HomeNewsAre Annual Bonuses “Current Monthly Earnings” for Purposes of Partial Long-Term Disability Benefits?

Are Annual Bonuses “Current Monthly Earnings” for Purposes of Partial Long-Term Disability Benefits?

Employees in Chicago and around the rest of Illinois frequently consult us about working either part-time or in a reduced capacity while receiving long-term disability benefits. Most long-term disability insurance policies provide partial disability benefits, as long as you meet the definition of “Disabled,” and your earnings from the substitute work do not exceed a certain threshold. The most typical thresholds are 60% or 80% of your pre-disability earnings. But the policies typically state your long-term disability benefits will end of “Monthly Earnings” exceed that threshold. So how do the policies treat bonuses not received on a monthly basis? Do they count as Monthly Earnings in the month received, making it easier for the insurer to terminate your benefits. One recent case addressed this very issue.

In Neumiller v. Hartford Life & Accident Insurance Co., No. 22-35688, 2023 WL 4173022 (9th Cir. June 26, 2023), Neumiller qualified or long-term disability benefits under a policy insured by Hartford. Later, Neumiller started working again, but retained her benefits under the partial disability provision of the policy. The policy stated Neumiller’s benefits would terminate when her “Current Monthly Earnings” exceed 60% of pre-disability earnings. Neumiller received a salary and a “Trimester Bonus.” Upon receipt of the Trimester Bonus, Hartford terminated Neumiller’s benefits contending her Current Monthly Earnings exceeded 60% of pre-disability earnings in the month Neumiller received the bonus. After unsuccessfully appealing, Neumiller sued under ERISA § 502(a).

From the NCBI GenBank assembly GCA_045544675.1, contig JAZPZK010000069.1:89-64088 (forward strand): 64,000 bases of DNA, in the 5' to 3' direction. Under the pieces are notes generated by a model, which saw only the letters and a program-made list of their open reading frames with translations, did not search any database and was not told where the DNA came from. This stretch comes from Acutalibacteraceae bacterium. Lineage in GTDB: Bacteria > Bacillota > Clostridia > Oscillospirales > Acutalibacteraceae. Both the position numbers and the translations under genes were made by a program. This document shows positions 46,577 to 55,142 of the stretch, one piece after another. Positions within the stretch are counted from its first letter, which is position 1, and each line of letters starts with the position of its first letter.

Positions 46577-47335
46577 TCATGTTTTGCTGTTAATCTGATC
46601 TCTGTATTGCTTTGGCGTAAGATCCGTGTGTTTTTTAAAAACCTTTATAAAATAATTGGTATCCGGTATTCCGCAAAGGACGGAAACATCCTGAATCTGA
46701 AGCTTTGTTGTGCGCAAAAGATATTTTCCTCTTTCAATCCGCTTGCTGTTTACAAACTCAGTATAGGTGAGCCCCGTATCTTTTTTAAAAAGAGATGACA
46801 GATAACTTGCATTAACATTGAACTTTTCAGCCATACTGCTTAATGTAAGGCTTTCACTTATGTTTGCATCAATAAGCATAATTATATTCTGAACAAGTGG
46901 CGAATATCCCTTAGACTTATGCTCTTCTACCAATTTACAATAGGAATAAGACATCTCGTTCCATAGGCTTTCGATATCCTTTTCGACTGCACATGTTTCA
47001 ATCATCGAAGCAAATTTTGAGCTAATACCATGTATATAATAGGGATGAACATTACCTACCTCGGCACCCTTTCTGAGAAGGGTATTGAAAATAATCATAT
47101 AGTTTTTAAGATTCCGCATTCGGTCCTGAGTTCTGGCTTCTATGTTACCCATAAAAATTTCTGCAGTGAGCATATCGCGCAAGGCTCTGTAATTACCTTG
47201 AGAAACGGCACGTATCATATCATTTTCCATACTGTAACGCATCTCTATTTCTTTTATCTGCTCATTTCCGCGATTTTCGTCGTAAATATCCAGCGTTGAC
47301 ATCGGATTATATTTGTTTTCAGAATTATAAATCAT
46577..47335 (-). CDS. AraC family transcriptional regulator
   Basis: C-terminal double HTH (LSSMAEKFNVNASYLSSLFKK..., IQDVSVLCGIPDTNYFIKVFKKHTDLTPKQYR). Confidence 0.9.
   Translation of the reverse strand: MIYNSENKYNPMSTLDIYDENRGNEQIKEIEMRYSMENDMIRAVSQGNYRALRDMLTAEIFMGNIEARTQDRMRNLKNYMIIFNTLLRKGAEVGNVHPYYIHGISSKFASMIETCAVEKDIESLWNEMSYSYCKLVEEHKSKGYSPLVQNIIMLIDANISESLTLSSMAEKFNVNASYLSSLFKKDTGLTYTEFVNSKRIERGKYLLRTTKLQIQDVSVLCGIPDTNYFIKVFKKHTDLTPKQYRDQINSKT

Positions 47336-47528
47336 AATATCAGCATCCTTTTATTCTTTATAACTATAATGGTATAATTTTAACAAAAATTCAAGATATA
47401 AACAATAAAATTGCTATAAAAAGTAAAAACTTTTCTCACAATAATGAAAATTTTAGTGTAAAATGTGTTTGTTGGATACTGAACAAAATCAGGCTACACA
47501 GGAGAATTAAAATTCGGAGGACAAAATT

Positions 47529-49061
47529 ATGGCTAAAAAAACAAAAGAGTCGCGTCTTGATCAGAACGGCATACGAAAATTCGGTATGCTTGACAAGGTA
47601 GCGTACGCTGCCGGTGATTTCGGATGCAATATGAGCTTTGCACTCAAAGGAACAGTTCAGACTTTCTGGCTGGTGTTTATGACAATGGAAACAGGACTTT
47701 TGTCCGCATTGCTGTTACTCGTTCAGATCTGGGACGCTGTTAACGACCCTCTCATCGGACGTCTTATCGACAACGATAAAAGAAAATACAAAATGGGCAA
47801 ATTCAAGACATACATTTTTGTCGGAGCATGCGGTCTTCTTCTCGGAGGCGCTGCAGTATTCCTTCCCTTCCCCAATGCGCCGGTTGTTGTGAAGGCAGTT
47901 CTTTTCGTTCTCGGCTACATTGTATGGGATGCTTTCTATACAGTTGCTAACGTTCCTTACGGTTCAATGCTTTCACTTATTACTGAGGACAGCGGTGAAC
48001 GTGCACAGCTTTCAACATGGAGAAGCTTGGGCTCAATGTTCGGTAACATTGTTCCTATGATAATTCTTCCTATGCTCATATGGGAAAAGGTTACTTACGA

The United States Court of Appeals for the Ninth Circuit vacated a ruling against Neumiller. The court explained the policy was ambiguous as to whether bonus income is treated as all received in the month paid, or apportioned out over the time period accrued. Citing Ninth Circuit precedent, Blankenship v. Liberty Life Assurance Co. of Boston, 486 F.3d 620 (9th Cir. 2007), the court held such ambiguities must be construed in the insured’s favor. The court thus treated the Trimester Bonus as apportioned over the period accrued for purposes of the definition of Current Monthly Earnings. The court, however, could not determine from the record what impact this would have on Neumiller’s right to continued benefits, so it vacated the district court opinion and remanded for further proceedings consistent with the opinion.

If you have a claim for long-term disability benefits, contact a knowledgeable ERISA long-term disability attorney immediately.

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